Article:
To save content items to your account,
please confirm that you agree to abide by our usage policies.
If this is the first time you use this feature, you will be asked to authorise Cambridge Core to connect with your account.
Find out more about saving content to .
To save content items to your Kindle, first ensure email@example.com
is added to your Approved Personal Document E-mail List under your Personal Document Settings
on the Manage Your Content and Devices page of your Amazon account. Then enter the ‘name’ part
of your Kindle email address below.
Find out more about saving to your Kindle.
Note you can select to save to either the @free.kindle.com or @kindle.com variations.
‘@free.kindle.com’ emails are free but can only be saved to your device when it is connected to wi-fi.
‘@kindle.com’ emails can be delivered even when you are not connected to wi-fi, but note that service fees apply.
Introduction: Patient-reported outcome measures (PROM) are questionnaires that can be used to elicit care outcome information from patients. We sought to develop and validate the first PROM for adult patients without a primary mental health or addictions presentation receiving emergency department (ED) care and who were not hospitalized. Methods: PROM development used a multi-phase process based on national and international guidance (FDA, NQF, ISPOR). Phase 1: ED outcome conceptual framework qualitative interviews with ED patients post-discharge informed four core domains (previously published). Phase 2: Item generation scoping review of the literature and existing instruments identified candidate questions relevant for each domain for inclusion in tool. Phase 3: Cognitive debriefing existing and newly written questions were tested with ED patients post-discharge for comprehension and wording preference. Phase 4: Field and validity testing revised tool pilot tested on a national online survey panel and then again at 2 weeks (test-retest). Phase 5: Final item reduction using a Delphi process involving ED clinicians, researchers, patients and system administrators. Phase 6: Validation - psychometric testing of PROM-ED 1.0. Results: Four core outcome domains were defined in Phase 1: (1) understanding; (2) symptom relief; (3) reassurance and (4) having a plan. The domains informed a review of existing relevant questionnaires and instruments and the writing of additional questions creating an initial long-form questionnaire. Eight patients participated in cognitive debriefing of the long-form questionnaire. Expert clinicians, researchers and patient partners provided input on item refinement and reduction. Four hundred forty-four patients completed a second version of the long-form questionnaire (add in retest numbers) which informed the final item reduction process by a modified Delphi method involving 21 diverse contributors. The questionnaire was validated and underwent final revisions to create the 21 questions that constitute PROM-ED 1.0. Conclusion: Using accepted PROM instrument development methodology, we developed the first outcome questionnaire for use with adult ED patients who are not hospitalized. This questionnaire can be used to systematically gather patient-reported outcome information that could support and inform improvement work in ED care.
Live insects have been shipped from the Belleville laboratory for many years by rail in wooden chests insulated with cork, lined with metal and cooled with natural ice. These chests were cumbersome and had to be re-iced en route or heavy mortality resulted. In 1959, a more reliable method was developed for shipping adult Aphidoletes thompsoni Moehn (Diptera: Cecidomyjidae), a predator of the balsam woolly aphid, Adelges piceae (Ratz.) (Homoptera: Aphididae) by air express. It incorporates the use of a lightweight container and a patented coolant in cans. Although it was developed specifically for A. thompsoni it was also used successfully for shipping other species.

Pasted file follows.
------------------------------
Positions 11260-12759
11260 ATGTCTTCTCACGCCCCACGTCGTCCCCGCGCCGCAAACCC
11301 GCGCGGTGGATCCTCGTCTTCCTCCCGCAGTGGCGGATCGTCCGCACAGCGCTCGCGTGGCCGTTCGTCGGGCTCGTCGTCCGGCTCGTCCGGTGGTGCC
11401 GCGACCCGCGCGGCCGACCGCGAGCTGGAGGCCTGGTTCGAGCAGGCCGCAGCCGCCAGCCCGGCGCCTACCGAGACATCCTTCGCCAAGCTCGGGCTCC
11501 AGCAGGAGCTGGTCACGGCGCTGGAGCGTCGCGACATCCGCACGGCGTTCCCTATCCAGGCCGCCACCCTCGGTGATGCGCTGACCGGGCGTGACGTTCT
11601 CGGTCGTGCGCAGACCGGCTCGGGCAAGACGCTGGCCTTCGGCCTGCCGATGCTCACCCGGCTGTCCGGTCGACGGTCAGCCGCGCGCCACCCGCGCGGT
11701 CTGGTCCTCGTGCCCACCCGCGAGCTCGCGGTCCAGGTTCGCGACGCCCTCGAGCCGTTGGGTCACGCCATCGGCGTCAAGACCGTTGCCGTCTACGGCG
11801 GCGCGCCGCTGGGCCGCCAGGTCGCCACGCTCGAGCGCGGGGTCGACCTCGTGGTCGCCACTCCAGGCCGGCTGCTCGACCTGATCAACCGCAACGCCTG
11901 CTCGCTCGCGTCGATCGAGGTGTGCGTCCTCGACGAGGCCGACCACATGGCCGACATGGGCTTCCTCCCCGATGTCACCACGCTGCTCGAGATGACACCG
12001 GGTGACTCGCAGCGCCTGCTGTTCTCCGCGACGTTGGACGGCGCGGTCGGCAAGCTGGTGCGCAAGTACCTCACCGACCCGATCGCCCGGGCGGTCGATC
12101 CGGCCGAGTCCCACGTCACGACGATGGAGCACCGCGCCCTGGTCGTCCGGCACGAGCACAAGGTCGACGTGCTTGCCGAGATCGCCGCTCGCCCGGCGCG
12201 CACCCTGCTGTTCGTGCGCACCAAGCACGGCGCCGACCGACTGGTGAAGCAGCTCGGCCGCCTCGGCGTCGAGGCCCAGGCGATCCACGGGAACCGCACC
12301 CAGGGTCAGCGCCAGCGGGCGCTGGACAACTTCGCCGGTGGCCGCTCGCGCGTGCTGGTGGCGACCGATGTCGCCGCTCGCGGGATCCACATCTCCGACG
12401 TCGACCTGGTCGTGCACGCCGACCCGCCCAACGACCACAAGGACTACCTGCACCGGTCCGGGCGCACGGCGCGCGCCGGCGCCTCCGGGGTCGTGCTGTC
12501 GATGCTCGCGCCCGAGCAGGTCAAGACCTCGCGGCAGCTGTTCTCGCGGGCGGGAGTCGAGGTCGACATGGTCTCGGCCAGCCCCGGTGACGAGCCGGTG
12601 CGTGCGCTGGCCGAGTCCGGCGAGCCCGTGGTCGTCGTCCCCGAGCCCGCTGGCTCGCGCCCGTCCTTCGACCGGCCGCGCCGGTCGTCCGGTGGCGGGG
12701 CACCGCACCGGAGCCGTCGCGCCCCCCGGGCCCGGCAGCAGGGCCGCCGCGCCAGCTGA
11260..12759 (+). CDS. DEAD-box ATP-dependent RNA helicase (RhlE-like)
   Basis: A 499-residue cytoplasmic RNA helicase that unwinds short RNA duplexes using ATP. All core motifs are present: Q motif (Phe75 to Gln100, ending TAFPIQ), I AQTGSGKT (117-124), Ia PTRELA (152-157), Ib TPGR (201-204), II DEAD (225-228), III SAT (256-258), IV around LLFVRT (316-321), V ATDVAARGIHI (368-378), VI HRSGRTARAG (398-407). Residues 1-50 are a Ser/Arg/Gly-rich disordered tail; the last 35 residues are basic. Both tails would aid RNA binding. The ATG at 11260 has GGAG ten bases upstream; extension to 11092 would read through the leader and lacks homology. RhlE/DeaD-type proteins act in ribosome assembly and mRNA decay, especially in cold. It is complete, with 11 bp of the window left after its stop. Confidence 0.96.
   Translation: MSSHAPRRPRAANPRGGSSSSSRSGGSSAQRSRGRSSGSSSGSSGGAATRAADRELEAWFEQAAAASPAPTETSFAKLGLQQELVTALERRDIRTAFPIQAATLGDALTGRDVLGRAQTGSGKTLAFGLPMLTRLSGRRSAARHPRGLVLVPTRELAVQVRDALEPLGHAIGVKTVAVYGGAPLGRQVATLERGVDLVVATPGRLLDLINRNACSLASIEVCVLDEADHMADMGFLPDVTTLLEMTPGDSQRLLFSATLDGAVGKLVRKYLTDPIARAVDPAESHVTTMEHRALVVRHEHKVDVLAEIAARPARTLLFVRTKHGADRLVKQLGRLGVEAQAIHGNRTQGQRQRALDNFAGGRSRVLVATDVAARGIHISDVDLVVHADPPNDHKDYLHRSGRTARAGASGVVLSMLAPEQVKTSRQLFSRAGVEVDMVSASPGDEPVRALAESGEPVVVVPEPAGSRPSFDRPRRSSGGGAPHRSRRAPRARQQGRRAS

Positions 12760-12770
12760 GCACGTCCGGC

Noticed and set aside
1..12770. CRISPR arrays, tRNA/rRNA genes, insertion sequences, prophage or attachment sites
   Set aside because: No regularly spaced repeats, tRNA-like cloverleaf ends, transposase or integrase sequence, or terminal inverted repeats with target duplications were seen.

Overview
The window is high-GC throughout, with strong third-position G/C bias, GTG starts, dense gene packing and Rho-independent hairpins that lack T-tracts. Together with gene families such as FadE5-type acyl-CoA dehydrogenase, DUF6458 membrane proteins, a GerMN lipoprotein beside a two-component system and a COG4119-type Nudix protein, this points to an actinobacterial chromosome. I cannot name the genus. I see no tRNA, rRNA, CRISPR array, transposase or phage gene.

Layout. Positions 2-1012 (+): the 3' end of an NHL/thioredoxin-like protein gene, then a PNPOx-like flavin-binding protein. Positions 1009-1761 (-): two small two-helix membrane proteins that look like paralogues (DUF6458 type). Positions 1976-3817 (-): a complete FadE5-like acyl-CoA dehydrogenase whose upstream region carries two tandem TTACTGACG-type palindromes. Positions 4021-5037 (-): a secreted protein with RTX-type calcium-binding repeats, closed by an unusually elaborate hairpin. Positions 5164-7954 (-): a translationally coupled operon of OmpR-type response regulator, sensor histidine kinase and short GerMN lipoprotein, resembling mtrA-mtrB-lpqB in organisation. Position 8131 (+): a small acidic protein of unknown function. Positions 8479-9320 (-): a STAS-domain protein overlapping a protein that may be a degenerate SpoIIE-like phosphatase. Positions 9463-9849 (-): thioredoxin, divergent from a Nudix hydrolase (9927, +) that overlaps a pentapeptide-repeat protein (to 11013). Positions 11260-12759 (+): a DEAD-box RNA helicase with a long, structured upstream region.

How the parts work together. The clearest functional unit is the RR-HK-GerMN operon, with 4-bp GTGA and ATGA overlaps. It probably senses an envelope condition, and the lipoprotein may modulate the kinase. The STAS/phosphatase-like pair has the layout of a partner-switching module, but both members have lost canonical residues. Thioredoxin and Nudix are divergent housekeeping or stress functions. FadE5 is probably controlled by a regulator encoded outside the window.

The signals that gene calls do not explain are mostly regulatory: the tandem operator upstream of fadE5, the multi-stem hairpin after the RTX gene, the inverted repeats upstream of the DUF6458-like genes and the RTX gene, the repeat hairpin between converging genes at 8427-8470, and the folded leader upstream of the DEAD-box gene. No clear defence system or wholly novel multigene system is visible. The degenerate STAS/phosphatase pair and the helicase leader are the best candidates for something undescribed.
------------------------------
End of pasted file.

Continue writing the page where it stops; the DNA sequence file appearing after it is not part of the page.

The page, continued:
Observations on predation of eggs of Hylemya brassicae (Bouché) were made from the Belleville laboratory from 1953 to 1955 as part of a general study of the biotic agents that act against the maggots that attack cruciferous crops. In biological control programs more attention has been given to parasites than to predators. Predation is more difficult to observe and to evaluate and, unlike parasitization, cannot be even roughly appraised by the collection and examination of hosts. As a group, predators are less specific in their food requirements and less regular in their habits than parasites and consequently do not lend themselves so readily to manipulation for biological control purposes. Predators used with success in biological control have had a high degree of specificity to their prey. Non-specific predators may, however, in the presence of large numbers of suitable hosts on which to feed, be important factors in reducing populations of noxious
insects. Predation on eggs of H. brassicae is an example.
Cocoons of winter moth, Operophtera brumata (L.), reared from larvae collected in Europe, were imported to obtain insect parasites for release in Canada. Normally the sequence of handling the host cocoons consisted of: summer storage (July to October); autumn storage (October to December) during which host emergence occurred; winter storage (January to May); and, finally, a period of incubation (May to June) to obtain in time for release against the larval stage of the host.
In this review, I try to sketch out and evaluate briefly Anderson's new theory of value. I then focus on the social and dialogical account of rationality tied to her value theory and argue that it will be unable to rule out racism as neatly as Anderson sometimes implies. Still, this failure allows her theory to account for the complexity of racism, and points us in promising directions.
Email your librarian or administrator to recommend adding this to your organisation's collection.